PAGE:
Following Joan McBride’s death, her sons from her first marriage asserted claims against her second husband Charlie, who had served as Joan’s power of attorney and executor of her will. Joan and Charlie married in 1997 and remained married until Joan’s death in 2016. The sons claimed Charlie unduly influenced Joan in connection with certain lifetime transfers of Joan’s assets.

Charlie filed a motion for summary judgment, seeking dismissal of the claims against him.

One of the arguments asserted by Charlie was that, with regard to transfers of funds from one of Joan’s accounts to Joan and Charlie’s joint account, those transfers did not constitute “gifts” as a matter of law, because as a joint account-holder, Joan did not relinquish ownership and control over the funds. Because the creation of a joint account with right of survivorship is not an inter vivos gift, Charlie argued that the transfers were not subject to claims of undue influence. The trial court disagreed, concluding that undue influence is not limited to transfers that strictly comply with the legal elements of an inter vivos gift:

One can unduly influence a failing loved one to add one to an account that will inure to the benefit of the undue influencer upon the failing loved one’s passing. And if the confidential relationship persists, and the pernicious undue influence is exerted up till the death or incapacity of the failing loved one, undue influence can be established, notwithstanding that the failing loved one technically continued to possess the legal authority to withdraw the jointly-titled funds.

Having concluded that the undue influence claims could proceed as a matter of law, the judge then considered the merits of the claim in the context of the summary judgment motion.

The court began its analysis of the inter vivos transfers by distinguishing them from transfers in the context of a will contest. In a will contest, a presumption of undue influence arises where the contestant proves a “confidential relationship” between the decedent and the proponent of the will, and proves “suspicious circumstances” are present. With inter vivos transfers, “a presumption of undue influence arises when the contestant proves that the donee dominated the will of the donor, or when a confidential relationship exists between donor and donee.” The contestant need only establish that a confidential relationship was “more likely than not.” The court acknowledged that, in the context of a marital relationship,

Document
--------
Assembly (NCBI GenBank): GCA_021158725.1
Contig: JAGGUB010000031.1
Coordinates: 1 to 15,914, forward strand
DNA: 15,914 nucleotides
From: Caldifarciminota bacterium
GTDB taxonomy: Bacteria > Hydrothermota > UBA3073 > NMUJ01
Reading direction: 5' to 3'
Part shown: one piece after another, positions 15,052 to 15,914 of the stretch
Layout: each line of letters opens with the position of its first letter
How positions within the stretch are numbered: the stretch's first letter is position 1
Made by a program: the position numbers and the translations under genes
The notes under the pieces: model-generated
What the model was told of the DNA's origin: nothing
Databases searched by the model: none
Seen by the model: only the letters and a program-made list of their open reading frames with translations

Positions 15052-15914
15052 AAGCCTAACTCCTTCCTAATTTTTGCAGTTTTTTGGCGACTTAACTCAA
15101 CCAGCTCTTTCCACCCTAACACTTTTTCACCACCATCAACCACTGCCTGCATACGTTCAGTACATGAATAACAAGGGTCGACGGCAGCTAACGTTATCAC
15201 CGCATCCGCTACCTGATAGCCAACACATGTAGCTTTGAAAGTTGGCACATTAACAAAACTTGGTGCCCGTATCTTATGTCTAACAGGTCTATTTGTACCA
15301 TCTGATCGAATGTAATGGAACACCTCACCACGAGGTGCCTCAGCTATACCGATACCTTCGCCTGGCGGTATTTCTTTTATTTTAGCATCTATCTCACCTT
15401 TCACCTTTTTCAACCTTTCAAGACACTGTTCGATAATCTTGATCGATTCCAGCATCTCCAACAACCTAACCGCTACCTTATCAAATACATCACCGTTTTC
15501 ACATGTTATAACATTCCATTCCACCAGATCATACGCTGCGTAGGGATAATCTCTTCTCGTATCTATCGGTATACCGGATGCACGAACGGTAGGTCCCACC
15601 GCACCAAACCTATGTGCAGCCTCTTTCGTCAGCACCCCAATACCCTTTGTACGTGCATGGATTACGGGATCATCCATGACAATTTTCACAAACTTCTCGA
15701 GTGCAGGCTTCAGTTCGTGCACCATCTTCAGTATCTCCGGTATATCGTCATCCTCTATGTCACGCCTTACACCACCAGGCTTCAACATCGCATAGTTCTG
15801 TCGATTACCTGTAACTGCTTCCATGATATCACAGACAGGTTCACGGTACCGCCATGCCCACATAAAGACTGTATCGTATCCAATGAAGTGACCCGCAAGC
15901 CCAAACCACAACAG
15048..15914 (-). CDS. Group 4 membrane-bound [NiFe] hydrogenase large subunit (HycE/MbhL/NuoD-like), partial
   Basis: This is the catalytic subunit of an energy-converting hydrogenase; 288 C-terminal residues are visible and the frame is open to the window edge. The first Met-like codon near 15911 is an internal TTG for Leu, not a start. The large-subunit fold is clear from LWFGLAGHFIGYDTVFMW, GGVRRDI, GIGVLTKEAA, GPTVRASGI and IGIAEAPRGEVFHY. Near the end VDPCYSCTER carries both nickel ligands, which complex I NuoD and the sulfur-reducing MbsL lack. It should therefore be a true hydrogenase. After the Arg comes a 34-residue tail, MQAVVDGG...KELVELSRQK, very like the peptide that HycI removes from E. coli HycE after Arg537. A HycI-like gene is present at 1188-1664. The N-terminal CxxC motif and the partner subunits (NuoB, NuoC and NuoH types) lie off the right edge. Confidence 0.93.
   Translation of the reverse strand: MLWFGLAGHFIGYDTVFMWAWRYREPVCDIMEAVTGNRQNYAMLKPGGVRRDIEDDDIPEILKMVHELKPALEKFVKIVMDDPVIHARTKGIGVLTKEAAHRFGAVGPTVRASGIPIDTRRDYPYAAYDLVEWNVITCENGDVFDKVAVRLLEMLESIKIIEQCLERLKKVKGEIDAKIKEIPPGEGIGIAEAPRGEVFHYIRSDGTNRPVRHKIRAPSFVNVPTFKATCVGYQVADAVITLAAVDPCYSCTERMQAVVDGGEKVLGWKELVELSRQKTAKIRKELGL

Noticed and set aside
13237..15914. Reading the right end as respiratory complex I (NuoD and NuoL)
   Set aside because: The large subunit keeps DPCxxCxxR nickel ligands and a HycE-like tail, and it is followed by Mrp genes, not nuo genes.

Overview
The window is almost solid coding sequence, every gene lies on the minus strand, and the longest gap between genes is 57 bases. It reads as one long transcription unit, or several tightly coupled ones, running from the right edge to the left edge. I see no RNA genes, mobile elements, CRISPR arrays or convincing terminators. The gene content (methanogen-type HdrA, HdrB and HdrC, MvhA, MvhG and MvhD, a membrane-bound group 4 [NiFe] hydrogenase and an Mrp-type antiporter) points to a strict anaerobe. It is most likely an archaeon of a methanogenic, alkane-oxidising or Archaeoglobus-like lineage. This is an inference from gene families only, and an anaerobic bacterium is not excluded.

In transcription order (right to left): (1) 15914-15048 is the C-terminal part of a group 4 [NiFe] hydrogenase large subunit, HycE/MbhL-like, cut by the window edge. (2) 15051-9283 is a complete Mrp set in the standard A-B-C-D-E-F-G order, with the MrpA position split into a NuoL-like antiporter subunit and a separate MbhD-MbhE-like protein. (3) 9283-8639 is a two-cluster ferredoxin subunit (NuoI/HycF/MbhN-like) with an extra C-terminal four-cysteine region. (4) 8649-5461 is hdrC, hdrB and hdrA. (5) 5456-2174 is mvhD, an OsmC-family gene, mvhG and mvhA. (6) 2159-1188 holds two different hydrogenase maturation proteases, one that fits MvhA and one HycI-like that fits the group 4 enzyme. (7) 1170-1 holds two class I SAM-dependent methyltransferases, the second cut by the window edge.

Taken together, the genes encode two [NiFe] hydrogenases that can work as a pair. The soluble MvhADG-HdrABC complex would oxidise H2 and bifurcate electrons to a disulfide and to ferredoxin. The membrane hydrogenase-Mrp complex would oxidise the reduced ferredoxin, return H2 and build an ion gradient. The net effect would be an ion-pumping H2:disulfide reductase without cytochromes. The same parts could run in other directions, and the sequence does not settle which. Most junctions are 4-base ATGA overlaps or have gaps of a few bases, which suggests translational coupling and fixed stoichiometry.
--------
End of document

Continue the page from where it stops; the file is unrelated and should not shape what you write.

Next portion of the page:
although a confidential relationship naturally exists between spouses, the courts are extremely hesitant to shift the burden of proof upon one spouse to show that he or she was not guilty of exercising undue influence even where suspicious circumstances exist.

The court noted that a “confidential relationship” cannot be precisely defined. However, it recognized that this was Charlie’s motion for summary judgment, so the plaintiffs were entitled to “every reasonable inference of fact.” Accordingly, the court concluded that, for purposes of deciding the summary judgment motion, there was in fact a confidential relationship, “even more so than might exist between spouses where one person is not plagued with debilitating physical limitations.”

Because the court concluded that there was a confidential relationship, Charlie bore the burden of showing, by clear and convincing evidence,

not only that no deception was practiced therein, no undue influence was used, and that all was fair, open and voluntary, but that it was well understood.

The court found that Charlie was unable to meet this high evidentiary standard. Although it noted that “there is a substantial body of evidence in this record that would and may support a finding” in favor of Charlie at trial, it concluded that Charlie had not demonstrated that there was no genuine issue of material fact in order to show, clearly and convincingly, that there was no undue influence.

The sons’ claims against Charlie could proceed.

A copy of In the Matter of the Estate of McBride can be found here-  Matter of the Estate of Joan H. McBride N.J. Super. Chancery Div. (Contillo, P.J. Ch.)

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